Escape Plan (2013)
If you are over a certain age, there will be certain actors, TV shows and bands that you’ve grown up with and always enjoyed. Let us consider for a moment the latter. The Stranglers will be playing at the Looe Music Festival in Cornwall on the 23rd September. They’ve been touring and producing albums for nearly forty-five years. The majority of the audience who attend their gigs will be long term fans and they’ll not be there in the hope of hearing a bunch of new material from the latest album. No, they want a concert filled with familiar tunes and greatest hits. I'm pretty sure that is what they will get as well. Escape Plan is the cinematic equivalent of this. A movie that is driven by its two leads and tailor made so they can give their fans exactly what they want.
On paper Escape Plan is the sort of movie that may have gone straight to video, if it had been made in the eighties. It has a very black and white plot scenario, with a clear three act story structure. The set pieces drive the narrative forward and there’s plenty of boxes ticked. What elevates this formulaic piece of genre cinema is the presence of its two stars, Stallone and Schwarzenegger. I cannot stress how much this is a piece of entertainment whose success hinges upon your personal connection both actors. For some this movie will be like putting on a comfortable pair of old shoes or having that special meal that you always have, when you go to your favourite restaurant.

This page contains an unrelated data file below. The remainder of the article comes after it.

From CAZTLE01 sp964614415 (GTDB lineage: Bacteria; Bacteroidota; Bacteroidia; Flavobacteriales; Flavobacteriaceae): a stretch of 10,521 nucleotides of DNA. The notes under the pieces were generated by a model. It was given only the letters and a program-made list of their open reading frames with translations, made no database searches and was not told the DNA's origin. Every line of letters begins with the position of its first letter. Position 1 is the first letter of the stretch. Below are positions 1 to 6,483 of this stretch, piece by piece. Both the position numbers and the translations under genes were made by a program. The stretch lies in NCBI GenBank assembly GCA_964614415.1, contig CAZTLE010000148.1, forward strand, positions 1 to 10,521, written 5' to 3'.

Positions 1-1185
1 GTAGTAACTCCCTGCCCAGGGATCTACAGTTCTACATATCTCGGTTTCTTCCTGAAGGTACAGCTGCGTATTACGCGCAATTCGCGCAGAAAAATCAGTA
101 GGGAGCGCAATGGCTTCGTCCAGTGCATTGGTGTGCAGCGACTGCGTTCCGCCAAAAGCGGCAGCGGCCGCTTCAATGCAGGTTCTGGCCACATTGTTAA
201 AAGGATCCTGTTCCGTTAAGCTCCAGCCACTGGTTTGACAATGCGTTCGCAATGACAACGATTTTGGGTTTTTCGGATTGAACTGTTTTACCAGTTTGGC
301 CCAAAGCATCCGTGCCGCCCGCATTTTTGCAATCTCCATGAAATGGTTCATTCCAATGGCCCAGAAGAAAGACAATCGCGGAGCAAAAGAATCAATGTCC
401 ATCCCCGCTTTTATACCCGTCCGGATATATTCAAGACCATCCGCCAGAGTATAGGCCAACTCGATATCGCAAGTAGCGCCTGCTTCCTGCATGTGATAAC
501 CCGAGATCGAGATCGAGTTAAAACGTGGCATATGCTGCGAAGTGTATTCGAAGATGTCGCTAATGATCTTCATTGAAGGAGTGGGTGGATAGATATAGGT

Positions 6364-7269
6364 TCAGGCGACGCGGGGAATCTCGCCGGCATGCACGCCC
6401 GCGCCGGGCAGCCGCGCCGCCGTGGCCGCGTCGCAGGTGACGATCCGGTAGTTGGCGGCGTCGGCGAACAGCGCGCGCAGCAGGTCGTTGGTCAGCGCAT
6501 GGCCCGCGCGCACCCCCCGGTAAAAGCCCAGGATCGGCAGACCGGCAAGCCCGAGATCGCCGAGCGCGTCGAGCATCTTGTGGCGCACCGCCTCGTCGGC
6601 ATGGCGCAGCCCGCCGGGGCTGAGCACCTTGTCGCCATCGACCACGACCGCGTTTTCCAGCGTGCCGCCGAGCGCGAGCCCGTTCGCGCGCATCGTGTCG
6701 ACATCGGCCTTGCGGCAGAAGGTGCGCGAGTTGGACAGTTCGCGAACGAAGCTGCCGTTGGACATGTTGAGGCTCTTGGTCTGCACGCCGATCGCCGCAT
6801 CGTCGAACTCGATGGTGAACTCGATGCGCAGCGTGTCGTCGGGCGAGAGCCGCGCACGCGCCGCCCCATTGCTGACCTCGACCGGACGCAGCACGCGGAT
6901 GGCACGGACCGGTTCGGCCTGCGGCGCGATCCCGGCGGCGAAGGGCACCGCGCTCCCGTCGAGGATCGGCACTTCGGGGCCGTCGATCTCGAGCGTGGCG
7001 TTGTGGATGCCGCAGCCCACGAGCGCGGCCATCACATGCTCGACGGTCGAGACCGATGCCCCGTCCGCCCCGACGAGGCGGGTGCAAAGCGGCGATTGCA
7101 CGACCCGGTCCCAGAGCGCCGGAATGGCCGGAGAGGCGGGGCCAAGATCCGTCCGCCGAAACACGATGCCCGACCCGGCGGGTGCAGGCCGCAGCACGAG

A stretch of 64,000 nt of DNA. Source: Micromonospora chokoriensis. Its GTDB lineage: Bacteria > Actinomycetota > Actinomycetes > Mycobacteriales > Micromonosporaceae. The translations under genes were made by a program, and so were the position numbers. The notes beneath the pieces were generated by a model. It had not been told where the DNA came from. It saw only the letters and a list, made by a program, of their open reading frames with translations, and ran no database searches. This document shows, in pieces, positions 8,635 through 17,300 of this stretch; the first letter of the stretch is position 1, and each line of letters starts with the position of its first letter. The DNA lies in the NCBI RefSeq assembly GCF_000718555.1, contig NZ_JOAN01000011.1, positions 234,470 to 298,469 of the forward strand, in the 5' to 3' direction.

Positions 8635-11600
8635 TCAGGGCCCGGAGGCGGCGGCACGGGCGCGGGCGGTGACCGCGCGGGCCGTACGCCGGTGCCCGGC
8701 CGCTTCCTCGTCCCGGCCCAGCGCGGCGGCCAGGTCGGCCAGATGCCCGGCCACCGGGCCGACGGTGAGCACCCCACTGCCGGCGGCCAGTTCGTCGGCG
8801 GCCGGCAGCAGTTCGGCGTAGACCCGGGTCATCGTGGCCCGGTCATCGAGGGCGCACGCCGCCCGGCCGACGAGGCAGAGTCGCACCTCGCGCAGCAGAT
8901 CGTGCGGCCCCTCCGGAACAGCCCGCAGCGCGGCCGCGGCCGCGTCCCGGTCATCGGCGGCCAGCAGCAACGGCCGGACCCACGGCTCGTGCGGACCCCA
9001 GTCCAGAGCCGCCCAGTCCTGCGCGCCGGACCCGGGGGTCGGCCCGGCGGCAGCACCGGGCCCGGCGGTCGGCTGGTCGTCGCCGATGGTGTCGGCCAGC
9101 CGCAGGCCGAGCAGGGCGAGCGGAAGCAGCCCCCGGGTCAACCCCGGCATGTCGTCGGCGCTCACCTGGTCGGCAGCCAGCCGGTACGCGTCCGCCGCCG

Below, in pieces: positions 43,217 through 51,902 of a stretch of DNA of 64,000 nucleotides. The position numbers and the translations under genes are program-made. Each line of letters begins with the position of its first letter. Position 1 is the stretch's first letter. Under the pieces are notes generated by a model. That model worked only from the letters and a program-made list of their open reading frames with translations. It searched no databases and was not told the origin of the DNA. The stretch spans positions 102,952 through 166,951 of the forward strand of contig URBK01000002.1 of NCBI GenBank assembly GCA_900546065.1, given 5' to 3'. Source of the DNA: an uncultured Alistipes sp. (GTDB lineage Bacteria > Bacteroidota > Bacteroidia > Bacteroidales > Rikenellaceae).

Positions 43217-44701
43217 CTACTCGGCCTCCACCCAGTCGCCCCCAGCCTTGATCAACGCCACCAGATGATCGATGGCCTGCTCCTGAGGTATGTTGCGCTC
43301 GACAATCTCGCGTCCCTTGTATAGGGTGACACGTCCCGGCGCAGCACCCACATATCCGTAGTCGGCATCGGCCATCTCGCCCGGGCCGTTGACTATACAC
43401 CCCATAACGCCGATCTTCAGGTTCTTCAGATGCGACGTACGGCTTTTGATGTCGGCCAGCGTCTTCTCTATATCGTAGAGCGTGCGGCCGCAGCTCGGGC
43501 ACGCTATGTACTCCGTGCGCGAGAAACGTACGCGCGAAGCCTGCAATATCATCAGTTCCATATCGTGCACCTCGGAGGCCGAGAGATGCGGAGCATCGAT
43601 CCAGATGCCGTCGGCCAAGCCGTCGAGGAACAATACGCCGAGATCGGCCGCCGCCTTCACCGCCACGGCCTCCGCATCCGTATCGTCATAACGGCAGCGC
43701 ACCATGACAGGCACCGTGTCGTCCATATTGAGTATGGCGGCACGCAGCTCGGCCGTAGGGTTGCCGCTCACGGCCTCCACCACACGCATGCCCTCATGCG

Security specialist Ray Breslin (Stallone) breaks out of prisons for a living. He is offered a job by the CIA to test a new top-secret facility but soon finds that he has been set up and trapped. Forced to team up with fellow prisoner Emil Rottmayer (Schwarzenegger), Breslin treads a fine line as he attempts to learn more about his surroundings, whilst having to contend with vicious guard Drake (Vinnie Jones) and prison warden William Hobbs (Jim Caviezel). During the two-hour running time there is much fist fighting, improvised "A" Team style device manufacture and hard-boiled dialogue. The prison production design is visually impressive and adds an innovative element to the traditional plot. There's a nice cameo from Sam Neil as the prison's Doctor. We also get to hear Arnie talking in his native tongue which is most discombobulating.
Director Mikael Hafstrom manages to strike the right balance between the light banter of his two stars and the dramatic intensity of the third act. The interaction between Stallone and Schwarzenegger is very organic and they carry the movie through their personal chemistry. There are a few clever nods to the eighties and homages to both stars earlier works. Overall it doesn't seem too forced. This is where the movies strength lies. If you look beyond its high concept foundation, then it is a rather well made but ultimately standard action movie. Returning to my band analogy, the same can be said about many famous songs by high profile artists. When analysed out of context they’re often far from exceptional. But when performed with enthusiasm by those who wrote them, they become something far more sublime. Escape Plan does pretty much the same.